This is a vegan take on a classic French dish and is every bit as warm and inviting as the original. The gremolata is optional but highly recommended, as it helps bring a bit of brightness and freshness to the dish. Try serving this over soft polenta, mashed potatoes, brown rice, or pasta.
To avoid leftover tomato paste going bad in the back of the refrigerator, freeze tablespoonfuls in an ice cube tray. Pop out frozen tomato paste pucks and store in an airtight container in the freezer to use as needed.
Start by making bourguignon. In bowl, stir together dried mushrooms and 1 cup (250 mL) boiling water. Set aside for 15 minutes.
Meanwhile, in large saucepan or cast iron pot, warm 1 Tbsp (15 mL) oil over medium heat. Add mixed sliced mushrooms and salt and cook, stirring occasionally, until starting to release some juices, about 3 minutes. Transfer mushrooms and any juices to plate and set aside. Place saucepan back over medium heat and add remaining oil. After about 30 seconds add onions, carrot, rutabaga, bell pepper, garlic, thyme, oregano, and pepper. Cook, stirring frequently, for 5 minutes.
Remove rehydrated mushrooms from steeping liquid and finely chop. Reserve mushroom liquid to use later. Stir them into saucepan along with reserved cooked mushrooms and tomato paste. Cook, stirring frequently, for another 5 minutes.
Stir wine and mushroom liquid into mushroom mixture before increasing heat to medium high and bringing mixture to a boil. Reduce heat to a simmer, cover, and cook, stirring often, until vegetables are softened, about 20 minutes. In small bowl, stir together remaining 2 Tbsp (30 mL) boiling water and flour. Stir flour mixture into pot and cook mixture, stirring often, until sauce thickens, about 1 minute.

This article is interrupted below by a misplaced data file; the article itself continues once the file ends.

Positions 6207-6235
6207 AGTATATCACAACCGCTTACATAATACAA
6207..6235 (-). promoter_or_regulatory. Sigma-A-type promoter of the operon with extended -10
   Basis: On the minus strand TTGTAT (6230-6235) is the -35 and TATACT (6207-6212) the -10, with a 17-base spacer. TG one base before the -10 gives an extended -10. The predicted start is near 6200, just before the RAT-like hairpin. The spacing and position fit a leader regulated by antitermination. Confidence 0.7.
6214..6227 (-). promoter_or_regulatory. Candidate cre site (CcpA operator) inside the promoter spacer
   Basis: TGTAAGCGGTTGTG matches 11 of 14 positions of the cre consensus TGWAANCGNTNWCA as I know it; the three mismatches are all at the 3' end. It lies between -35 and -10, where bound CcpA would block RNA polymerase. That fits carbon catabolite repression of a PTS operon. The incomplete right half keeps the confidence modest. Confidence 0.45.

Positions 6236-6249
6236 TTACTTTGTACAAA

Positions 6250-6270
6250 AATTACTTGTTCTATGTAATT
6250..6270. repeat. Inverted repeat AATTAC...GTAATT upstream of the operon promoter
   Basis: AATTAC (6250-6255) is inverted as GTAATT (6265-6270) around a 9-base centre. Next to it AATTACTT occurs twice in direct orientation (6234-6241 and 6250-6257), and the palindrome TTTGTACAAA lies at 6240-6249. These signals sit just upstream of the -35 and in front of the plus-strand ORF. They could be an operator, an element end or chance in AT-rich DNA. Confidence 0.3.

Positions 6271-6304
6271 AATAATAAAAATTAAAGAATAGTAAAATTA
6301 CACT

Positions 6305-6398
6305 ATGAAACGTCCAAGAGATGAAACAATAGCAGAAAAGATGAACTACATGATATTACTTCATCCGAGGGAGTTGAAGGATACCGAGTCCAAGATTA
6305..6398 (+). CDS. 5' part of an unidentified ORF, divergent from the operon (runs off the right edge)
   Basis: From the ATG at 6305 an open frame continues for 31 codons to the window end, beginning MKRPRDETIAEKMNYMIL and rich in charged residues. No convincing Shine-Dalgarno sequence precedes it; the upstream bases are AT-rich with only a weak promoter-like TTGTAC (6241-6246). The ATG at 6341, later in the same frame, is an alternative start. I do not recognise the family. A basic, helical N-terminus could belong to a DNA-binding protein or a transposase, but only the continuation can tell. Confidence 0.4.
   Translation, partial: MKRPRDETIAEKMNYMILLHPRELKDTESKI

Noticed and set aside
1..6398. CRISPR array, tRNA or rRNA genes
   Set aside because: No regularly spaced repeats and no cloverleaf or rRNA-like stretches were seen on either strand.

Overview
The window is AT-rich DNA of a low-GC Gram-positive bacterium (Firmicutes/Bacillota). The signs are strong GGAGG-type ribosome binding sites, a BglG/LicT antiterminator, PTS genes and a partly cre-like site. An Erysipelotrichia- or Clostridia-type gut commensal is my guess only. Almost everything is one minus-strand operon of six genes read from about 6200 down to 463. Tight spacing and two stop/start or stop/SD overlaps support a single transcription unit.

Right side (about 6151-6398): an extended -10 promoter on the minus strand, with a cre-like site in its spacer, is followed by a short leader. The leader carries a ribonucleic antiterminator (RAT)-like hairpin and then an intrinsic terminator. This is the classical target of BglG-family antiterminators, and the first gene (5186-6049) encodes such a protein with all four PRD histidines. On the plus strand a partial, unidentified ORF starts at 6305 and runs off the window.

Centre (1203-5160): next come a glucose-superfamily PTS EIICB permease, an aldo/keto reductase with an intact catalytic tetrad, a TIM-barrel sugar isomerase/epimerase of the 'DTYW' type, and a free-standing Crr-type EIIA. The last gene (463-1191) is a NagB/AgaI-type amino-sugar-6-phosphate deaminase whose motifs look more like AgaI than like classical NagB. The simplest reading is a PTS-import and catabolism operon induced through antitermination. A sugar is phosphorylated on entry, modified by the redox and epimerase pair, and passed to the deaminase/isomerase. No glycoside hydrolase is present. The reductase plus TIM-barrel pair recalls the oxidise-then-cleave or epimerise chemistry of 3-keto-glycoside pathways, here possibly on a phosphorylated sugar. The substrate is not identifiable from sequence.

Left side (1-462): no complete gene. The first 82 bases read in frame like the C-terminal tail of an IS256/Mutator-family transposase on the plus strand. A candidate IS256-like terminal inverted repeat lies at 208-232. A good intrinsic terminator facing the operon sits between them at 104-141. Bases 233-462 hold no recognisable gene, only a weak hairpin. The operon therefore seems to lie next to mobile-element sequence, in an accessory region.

To make Pomegranate Gremolata, stir together all ingredients in small bowl until well combined.
Serve bourguignon while warm, sprinkled with gremolata.
This recipe is part of the Dinner For Me and You collection.
This Asian-inspired stir-fry takes full advantage of the crunch Brussels sprouts achieve when they’re heated quickly. The sweet-and-sour sauce delivers a tangy edge, and tempeh offers plant-based protein and a blast of umami. If you want meat in the dish, you can replace tempeh with ground pork. Ready, set, go Stir-frying is a cooking method that thrives on speed. That means you want to have all of your ingredients prepped and ready to go into the pan. That also means no chopping on the fly.
Two fall stalwarts—rutabaga and Swiss chard—team up to bring seasonal flavour to these baked savoury cakes. A topping of velvety cashew cream adds a little extra spark. Rutabaga burgers, anyone? You can also prepare these cakes burger-style in a skillet. Simply form rutabaga and chard mixture into burger-sized patties and cook in greased skillet over medium-high, until golden brown on both sides.
If you’re feeling a bit burnt out when it comes to your typical morning repast, consider pivoting to this bowl of nutrition and quintessential fall flavours. It might just be the cozy sweater of the breakfast world. If you need extra energy to power your day, you can scatter on some crunchy granola. The sweet potato mixture can be made a day or two in advance and reheated in the microwave before serving. Pick of the crops For sautéing purposes, you want to use pears that keep their shape when heated. Bosc and Anjou are two good options. Fuji, Cortland, Honeycrisp, and Empire are excellent apple choices for heating in the skillet, as they won’t turn too mushy.
A plant-based spinoff of shepherd’s pie makes an ideal use for those surplus starches. Flavour-rich shiitake mushrooms and saucy lentils meet creamy potatoes in a protein-filled and satisfying comfort meal packed with nutrition and perfect for any cool-weather dinner. Mash it up Do you have other kinds of leftover mash on hand? Any mash befits the top of this comfort food. Try substituting potatoes with mashed sweet potatoes or yams. For lower carb options, try celeriac or cauliflower mash!